Join Seán Duggan for an in-depth discussion in this video Exposure stacking to create star trails, part of Enhancing Night and Low-Light Photos with Photoshop.
…As the earth rotates,…it creates the appearance that the stars are moving across the sky.…Actually, the stars are moving, as are all of the objects in the night sky,…but the familiar motion of the stars that you've probably seen in time lapse…sequences is really caused by the rotation of the little blue dot that we call home.…In order to capture star trails in a single shot,…you'd have to leave the camera shutter open for a very long time, many minutes or…even several hours depending on how long you wanted the trails to be.…
This can cause the sensor to get hot, which might lead to noise issues.…A much easier way is to take a series of shorter exposures and…then combine them using a technique known as exposure stacking, or layer stacking.…Let's take a journey to the stars and check this out.…So in this folder, there are 50 images.…And what we're going to do is open them up into Photoshop as layers in…a single document, and create an effect so we have the look of star trails.…Now these pictures are each 30 seconds in length, and…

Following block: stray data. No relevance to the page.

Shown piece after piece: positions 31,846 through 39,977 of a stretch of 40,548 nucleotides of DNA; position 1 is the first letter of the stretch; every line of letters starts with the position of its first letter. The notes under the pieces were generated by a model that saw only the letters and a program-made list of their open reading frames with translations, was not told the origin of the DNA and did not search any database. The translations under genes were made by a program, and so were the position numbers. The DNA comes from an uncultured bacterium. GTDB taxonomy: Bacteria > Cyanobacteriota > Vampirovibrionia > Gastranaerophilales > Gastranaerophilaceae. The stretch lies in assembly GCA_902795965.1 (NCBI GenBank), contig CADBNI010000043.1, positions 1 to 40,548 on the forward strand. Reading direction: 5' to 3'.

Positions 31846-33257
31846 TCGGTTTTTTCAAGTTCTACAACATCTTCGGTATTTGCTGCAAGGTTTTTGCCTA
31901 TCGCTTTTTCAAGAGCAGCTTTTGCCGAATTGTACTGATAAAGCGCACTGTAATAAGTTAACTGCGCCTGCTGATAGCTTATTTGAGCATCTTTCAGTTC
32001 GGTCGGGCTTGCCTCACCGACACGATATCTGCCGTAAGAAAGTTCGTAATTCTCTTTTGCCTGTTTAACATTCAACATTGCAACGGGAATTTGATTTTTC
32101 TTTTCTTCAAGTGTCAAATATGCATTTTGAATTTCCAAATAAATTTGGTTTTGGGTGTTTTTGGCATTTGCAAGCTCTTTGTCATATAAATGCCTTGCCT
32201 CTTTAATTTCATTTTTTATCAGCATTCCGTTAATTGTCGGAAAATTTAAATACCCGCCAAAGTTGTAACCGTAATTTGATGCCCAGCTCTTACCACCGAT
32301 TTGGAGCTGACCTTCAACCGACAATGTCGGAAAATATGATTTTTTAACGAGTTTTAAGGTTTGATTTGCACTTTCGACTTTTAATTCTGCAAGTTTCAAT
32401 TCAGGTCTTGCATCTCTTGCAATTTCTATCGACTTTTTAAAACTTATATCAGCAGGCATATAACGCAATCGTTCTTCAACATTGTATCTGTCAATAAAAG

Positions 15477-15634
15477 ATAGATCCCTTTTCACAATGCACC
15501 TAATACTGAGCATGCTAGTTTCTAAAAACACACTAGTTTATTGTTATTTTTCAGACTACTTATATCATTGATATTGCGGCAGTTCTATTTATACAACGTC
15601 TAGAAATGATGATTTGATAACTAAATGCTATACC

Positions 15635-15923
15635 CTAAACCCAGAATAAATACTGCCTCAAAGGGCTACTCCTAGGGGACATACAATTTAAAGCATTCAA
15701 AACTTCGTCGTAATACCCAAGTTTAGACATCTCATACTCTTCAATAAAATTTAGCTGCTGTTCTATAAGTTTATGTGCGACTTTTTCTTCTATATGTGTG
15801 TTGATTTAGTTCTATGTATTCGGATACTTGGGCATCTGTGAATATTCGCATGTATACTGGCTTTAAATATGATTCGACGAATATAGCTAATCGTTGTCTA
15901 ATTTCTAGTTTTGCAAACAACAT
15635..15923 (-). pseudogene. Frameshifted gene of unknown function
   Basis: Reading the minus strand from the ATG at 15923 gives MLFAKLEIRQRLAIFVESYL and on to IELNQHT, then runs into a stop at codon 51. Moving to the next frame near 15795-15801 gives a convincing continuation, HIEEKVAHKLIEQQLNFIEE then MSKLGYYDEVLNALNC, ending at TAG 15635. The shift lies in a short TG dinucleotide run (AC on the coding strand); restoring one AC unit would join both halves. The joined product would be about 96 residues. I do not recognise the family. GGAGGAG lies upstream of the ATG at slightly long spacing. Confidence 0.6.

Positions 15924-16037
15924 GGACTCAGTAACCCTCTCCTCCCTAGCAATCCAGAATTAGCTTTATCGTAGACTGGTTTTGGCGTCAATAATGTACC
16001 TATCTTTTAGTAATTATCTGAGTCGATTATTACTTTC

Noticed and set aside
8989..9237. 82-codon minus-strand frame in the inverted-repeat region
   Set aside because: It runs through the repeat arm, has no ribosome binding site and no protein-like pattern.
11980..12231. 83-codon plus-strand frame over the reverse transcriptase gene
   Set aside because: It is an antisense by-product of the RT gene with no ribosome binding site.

In this course, photographer and educator Seán Duggan explores a range of post-processing techniques aimed at expanding your creative options for night and low-light photography—and even "shooting" stars. He'll begin in Camera Raw for general enhancements (white balance, tonal and contrast adjustments, and noise reduction) and then turn to Photoshop to capitalize on its Merge to HDR feature, which can create spectacular high-dynamic-range images. Last, he includes techniques specifically for star photography: stacking layers to create star trails, removing and replacing blurry stars, and using luminosity masks on photos of the Milky Way.
- Using neutral guides to set white balance
- Applying lens profile corrections
- Reducing noise
- Working with 16-bit and 32-bit HDR images
- Stacking layers and combining exposures
- Improving star photography